9. Gorilla gorilla gorilla
The Western gorilla is a gorilla by name in both genus and species, which isn’t so uncommon, as we’ve already seen. The lowland subspecies, however, is differentiated from its closest relative, the Cross River gorilla (Gorilla gorilla diehli) with the addition of a third iteration of the name.
This is somehow supposed to simplify the issue but is very difficult to say aloud without sparking panic in your group.
10. Monkeyface Prickleback
The monkeyface prickleback, also known as the monkeyface eel and blenny eel, is a nearshore fish with an elongated, eel-like body. These fish belong to the prickleback family, Stichaeidae, of which there are 17 species off the coast of California alone.
They are infamous for their amusing name, which is derived from their monkey-face-like appearance.
Of all the animals this name could be attributed to, a spider probably wasn’t near the top of the list. However, as spiders go, this one really is a cutie. It’s a half-centimetre peacock spider; a genus of jumping spiders. They have exceptional eyesight and are reasonably intelligent for something so tiny.
This makes the name that much more demeaning, though because these spiders perform an intricate and colourful mating dance, it’s perhaps quite apt. It was one of two recently-discovered spiders in Queensland, in 2015. The other was nicknamed Skeletorus due to its white, bone-like markings on a black body.
12. Clanga clanga
Not to be confused with the small pink creatures living on the moon with their soup dragon, whistling at one another, the greater spotted eagle, Clanga clanga is another recipient of a scientific tautonym.
That’s about the funniest thing about this otherwise very serious and vulnerable raptor species, which hunts wetland prey between their migratory points of Eastern Europe, South Asia, and East Africa.
The name comes from the Greek Klangos, with which Aristotle described as “a kind of eagle”.
13. Fried Egg Jellyfish
Fried egg jellyfish are free-swimming ocean animals with bright yellow domes with trailing tentacles, and look exactly like a fried egg floating in the sea. They can be found throughout the open ocean.
Two species are referred to as fried egg jellyfish, Phacellophora camtschatica and Cotylorhiza tuberculate. This name comes from the bright yellow dome surrounded by a white or transparent membrane around the edges, making it look like a fried egg floating in the water.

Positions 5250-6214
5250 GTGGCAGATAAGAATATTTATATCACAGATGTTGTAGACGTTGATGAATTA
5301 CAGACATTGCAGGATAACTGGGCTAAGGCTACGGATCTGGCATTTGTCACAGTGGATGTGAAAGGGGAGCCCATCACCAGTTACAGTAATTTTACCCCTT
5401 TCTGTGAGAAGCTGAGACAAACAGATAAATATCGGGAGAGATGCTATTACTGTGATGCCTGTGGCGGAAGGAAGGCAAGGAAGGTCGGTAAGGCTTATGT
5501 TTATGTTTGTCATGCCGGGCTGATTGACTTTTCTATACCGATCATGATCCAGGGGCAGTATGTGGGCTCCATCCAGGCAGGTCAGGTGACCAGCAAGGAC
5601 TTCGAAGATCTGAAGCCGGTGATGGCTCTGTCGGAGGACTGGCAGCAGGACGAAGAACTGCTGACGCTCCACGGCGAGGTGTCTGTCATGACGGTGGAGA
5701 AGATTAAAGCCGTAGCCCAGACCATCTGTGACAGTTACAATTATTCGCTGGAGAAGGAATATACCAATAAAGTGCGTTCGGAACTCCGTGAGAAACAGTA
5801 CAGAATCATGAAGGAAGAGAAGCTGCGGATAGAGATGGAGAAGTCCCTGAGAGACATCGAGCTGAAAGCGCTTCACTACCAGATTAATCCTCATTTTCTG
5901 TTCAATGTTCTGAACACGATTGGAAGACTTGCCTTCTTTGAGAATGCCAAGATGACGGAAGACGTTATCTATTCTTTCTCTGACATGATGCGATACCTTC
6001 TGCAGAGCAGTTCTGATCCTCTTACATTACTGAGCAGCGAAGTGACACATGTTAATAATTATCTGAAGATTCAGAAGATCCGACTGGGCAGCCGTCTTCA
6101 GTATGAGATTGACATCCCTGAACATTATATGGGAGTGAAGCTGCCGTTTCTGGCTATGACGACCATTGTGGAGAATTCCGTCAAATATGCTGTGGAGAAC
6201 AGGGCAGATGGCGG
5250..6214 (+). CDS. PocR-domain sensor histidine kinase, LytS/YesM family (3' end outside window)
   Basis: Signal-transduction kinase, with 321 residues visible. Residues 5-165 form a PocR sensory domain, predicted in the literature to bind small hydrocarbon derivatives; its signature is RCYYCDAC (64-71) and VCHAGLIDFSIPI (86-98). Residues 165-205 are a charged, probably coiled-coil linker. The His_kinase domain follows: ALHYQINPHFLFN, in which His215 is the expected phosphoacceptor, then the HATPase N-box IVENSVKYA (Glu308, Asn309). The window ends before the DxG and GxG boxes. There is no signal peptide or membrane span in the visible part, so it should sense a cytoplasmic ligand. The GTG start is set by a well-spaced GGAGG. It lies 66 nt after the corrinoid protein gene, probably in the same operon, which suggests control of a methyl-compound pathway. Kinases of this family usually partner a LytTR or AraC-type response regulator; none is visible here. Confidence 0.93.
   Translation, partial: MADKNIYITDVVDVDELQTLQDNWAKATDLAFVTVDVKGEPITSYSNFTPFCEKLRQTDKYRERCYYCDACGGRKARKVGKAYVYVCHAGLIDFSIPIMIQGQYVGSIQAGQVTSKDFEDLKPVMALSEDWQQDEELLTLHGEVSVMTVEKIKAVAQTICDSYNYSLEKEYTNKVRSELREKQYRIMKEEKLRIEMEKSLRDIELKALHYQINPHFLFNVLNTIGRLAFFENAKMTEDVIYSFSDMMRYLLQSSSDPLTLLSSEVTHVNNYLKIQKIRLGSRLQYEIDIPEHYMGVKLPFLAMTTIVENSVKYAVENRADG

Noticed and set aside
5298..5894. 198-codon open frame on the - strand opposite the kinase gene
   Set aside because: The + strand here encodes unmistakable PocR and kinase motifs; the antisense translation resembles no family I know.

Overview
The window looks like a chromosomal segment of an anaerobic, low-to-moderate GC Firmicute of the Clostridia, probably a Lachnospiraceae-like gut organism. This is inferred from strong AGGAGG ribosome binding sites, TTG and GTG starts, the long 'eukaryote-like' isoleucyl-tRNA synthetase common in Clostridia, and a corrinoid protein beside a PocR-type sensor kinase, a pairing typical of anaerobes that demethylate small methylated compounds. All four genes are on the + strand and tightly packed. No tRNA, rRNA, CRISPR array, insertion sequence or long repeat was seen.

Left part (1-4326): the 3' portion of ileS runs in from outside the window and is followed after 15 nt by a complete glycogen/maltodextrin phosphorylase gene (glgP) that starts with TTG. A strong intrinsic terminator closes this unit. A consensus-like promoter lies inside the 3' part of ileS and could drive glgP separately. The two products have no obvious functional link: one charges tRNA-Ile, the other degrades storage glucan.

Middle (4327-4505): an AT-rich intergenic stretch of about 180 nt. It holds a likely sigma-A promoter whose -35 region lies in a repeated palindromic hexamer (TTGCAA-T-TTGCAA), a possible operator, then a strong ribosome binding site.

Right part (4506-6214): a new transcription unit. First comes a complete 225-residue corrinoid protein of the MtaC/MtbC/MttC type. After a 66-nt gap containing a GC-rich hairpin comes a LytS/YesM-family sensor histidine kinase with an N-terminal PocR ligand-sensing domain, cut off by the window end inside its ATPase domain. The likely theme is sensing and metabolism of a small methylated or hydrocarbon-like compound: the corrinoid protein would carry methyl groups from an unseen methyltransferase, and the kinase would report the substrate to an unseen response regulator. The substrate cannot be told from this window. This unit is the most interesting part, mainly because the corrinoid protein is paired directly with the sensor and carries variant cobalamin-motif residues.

14. Vini vidivici
When humans move to a place, the animals usually suffer. Extinctions all over the world, of all types of animals, have been attributed to the destructive nature of human invasions. In the Polynesian islands, countless species of bird were hunted to extinction soon after the arrival of settlers, one of which was a large lorikeet in the genus Vini.
Despite the genus name being derived from a local Polynesian word, the ornithologist who named it couldn’t resist a play on the famous Latin phrase “Veni, vidi, vici”, tying the tragic destruction of the species to the nature of its demise and leading to its common name, the Conquered Lorikeet.
Sadly, as the name suggests, this bird is no longer with us.
15. Screaming Hairy Armadillo
And sometimes there just isn’t time to come up with something clever, so you just have to say what you see. Of all the hairy armadillos, this is the smallest. And, presumably, the loudest, though it does make you wonder what the researchers were doing to the poor thing when they came up with that name.
These tiny armadillos are known to dig their way into the ground under dead animals and feed off the insects that are drawn to the carcass. In captivity, they’re ticklish, playful and altogether adorable.
While still hairy, they don’t tend to scream unless threatened, and that’s not a very nice thing to do to an animal just for a demonstration.
16. Verae Peculya
‘Verae peculya’ is a species of parasitoid wasp in the Braconidae family. There’s around 17,000 recognized species and many thousands more undescribed.
That’s why we can find virtually no real interesting information on this ‘very perculia’ wasp.
You see what they did there.
The poor blobfish is a deep-sea fish which inhabits waters just above the sea bed, off the coasts of mainland Australia, New Zealand and Tasmania.